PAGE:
The Welsh Government have provided funding for the RNIB publication, and
Rebecca Evans, Welsh Government Minister for Social Services and Public Health, commented:
“The Welsh Government is pleased to support the launch of this new RNIB Cymru publication which, when the guidance within is implemented, will improve the lives of people with learning disabilities and sight loss.
“Making such changes to homes can help people to live independently for as long as possible, preventing or reducing the demand for health and care services. It can also help in facilitating earlier discharges from hospital, allowing people to go home sooner."
The guidance can be accessed via: www.rnib.org.uk
For further information please contact Bilingual Communications Manager email@example.com 029 2082 8563
Case study – Caroline is a 37 year old woman with a learning disability living in supported accommodation. Staff have concerns regarding her increased falls at home and had been advised by rehabilitation staff to check if Caroline’s hearing was affecting her balance, which they did and were able to confirm that she had no hearing difficulties. Staff then decided to check if there was an underlying visual cause. The RNIB Visual Impairment and Learning Disability Service (VILD) project has supported Caroline to access eyecare which has involved a full functional vision assessment from a RNIB worker, support through optometry and the provision of a person-centred vision report. The main concerns which prompted the referral were Caroline’s mobility and her behaviour. She was falling up to seven times in any given week, clinging onto walls when she was attempting independent mobility, and required the support of a care worker to be ambulatory around her living environment. Caroline also had poor posture with her head tilted to the right-hand side.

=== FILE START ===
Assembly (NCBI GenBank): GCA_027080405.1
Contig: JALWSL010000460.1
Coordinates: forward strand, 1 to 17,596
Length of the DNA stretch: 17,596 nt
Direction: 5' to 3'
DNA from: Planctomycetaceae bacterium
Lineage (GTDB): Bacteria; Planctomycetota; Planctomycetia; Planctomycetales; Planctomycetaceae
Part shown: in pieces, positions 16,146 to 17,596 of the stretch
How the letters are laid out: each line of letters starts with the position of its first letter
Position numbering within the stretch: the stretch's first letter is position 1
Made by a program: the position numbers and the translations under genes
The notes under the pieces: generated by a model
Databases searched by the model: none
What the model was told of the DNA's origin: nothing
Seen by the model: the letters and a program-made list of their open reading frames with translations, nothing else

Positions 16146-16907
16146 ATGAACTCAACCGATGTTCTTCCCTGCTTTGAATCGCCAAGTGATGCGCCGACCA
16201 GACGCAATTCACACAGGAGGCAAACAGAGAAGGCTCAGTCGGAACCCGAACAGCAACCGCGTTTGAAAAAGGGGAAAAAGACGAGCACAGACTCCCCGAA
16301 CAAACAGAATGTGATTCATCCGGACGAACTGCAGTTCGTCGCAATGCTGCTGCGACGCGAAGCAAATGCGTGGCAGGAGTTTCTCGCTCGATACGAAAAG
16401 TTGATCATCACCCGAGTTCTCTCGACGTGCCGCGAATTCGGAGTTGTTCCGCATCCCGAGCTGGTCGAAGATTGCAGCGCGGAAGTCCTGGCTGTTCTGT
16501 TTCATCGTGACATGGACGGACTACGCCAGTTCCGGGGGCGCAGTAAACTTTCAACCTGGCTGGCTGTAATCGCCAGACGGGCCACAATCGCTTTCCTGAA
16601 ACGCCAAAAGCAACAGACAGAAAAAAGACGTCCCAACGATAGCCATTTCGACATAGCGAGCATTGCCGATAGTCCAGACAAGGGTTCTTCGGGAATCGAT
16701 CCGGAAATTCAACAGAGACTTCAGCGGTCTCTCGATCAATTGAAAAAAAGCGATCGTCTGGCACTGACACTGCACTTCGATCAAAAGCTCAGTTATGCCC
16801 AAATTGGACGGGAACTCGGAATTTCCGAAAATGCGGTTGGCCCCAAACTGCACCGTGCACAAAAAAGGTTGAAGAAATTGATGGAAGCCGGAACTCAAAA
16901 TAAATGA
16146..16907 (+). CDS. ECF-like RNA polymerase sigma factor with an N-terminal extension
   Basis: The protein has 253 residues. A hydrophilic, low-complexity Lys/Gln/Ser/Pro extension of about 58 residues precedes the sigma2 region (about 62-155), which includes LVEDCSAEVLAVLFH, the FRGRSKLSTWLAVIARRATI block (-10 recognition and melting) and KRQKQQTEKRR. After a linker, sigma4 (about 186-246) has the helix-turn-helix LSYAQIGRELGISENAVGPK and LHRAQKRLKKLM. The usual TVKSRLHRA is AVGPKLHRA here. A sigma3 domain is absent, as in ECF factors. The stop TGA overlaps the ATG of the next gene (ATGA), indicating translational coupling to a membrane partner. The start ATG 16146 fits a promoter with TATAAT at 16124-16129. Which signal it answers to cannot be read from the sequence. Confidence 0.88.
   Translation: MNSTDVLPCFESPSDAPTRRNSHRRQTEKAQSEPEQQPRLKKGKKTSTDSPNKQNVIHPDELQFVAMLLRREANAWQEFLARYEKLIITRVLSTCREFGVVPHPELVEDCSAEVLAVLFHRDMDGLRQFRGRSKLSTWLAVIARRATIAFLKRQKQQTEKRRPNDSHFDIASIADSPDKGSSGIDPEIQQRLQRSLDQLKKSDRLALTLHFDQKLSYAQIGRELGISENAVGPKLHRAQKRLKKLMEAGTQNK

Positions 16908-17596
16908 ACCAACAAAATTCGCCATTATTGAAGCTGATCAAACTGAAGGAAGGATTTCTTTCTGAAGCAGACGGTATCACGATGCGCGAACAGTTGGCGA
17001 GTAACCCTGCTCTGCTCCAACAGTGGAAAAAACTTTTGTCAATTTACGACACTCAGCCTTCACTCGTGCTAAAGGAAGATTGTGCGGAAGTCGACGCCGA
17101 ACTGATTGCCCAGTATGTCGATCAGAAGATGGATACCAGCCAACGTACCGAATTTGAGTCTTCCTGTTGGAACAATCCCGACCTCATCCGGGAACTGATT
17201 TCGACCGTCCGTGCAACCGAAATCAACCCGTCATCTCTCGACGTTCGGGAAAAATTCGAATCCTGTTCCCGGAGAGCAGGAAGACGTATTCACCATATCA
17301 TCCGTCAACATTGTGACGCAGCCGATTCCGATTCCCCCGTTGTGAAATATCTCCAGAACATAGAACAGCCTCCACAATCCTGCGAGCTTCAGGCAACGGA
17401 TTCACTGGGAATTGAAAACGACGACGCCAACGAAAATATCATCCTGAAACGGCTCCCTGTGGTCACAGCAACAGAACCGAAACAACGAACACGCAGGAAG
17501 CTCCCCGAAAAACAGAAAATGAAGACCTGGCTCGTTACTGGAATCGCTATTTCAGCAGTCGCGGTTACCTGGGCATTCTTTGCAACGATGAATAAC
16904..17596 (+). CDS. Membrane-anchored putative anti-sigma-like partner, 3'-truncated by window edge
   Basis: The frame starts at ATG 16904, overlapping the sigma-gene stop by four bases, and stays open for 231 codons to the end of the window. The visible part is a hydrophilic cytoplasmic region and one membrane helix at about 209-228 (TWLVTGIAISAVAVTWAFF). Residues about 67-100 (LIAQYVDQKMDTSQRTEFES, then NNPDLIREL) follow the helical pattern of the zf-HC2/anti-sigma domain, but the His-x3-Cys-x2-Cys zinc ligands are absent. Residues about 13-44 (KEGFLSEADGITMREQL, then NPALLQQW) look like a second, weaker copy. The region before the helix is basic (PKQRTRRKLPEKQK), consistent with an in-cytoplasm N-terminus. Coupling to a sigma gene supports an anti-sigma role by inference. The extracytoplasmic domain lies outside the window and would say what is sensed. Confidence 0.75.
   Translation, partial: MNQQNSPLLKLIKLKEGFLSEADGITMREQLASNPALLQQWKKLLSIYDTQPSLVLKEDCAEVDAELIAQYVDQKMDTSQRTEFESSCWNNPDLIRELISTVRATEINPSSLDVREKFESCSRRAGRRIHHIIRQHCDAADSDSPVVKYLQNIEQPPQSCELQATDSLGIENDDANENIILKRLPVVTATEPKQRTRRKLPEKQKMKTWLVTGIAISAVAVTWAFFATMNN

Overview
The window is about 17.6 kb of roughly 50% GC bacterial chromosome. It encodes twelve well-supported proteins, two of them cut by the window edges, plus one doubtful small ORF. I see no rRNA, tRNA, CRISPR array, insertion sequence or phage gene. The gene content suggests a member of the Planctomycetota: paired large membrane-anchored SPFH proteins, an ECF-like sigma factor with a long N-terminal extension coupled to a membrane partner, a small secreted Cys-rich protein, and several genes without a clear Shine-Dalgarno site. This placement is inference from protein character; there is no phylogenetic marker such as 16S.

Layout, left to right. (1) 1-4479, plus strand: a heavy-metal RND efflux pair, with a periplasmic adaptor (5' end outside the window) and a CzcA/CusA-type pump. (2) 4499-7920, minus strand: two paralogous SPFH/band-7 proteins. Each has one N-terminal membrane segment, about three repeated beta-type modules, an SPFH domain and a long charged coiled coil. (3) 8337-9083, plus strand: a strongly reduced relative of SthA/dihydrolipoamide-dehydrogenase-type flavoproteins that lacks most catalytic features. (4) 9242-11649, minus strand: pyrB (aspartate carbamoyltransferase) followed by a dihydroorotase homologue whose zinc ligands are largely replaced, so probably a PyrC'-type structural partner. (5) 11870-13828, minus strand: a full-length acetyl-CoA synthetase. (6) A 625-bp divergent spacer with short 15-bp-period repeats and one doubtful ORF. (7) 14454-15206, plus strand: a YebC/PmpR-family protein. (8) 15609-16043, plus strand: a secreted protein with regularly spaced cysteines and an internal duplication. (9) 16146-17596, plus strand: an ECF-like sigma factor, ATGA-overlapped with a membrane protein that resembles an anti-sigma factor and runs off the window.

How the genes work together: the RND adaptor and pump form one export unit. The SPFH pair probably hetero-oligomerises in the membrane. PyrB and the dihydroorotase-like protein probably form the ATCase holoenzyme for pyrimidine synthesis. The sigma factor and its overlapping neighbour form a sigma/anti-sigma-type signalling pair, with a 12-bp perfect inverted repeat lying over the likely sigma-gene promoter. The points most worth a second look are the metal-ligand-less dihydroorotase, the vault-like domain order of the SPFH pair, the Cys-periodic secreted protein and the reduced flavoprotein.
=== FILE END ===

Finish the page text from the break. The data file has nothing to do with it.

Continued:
On occasions, staff found Caroline’s behaviour frustrating as they felt she was over-reliant on their support. She would become disappointed and upset when there were no staff available to support her into and out of a taxi which meant she could not visit her friends. Staff have admitted that they essentially thought Caroline “was simply being difficult” when they challenged her about behaviour and mobility difficulties, and attributed all of these to her learning disability and physical problems. She was recently referred to physiotherapy in an attempt to improve her posture. The physiotherapist had recommended that Caroline not hold onto the walls so as not to weaken her back, and for Caroline to hold her head up when walking. She advised staff to support Caroline by holding her left elbow joint because she leaned heavily on them when mobilising.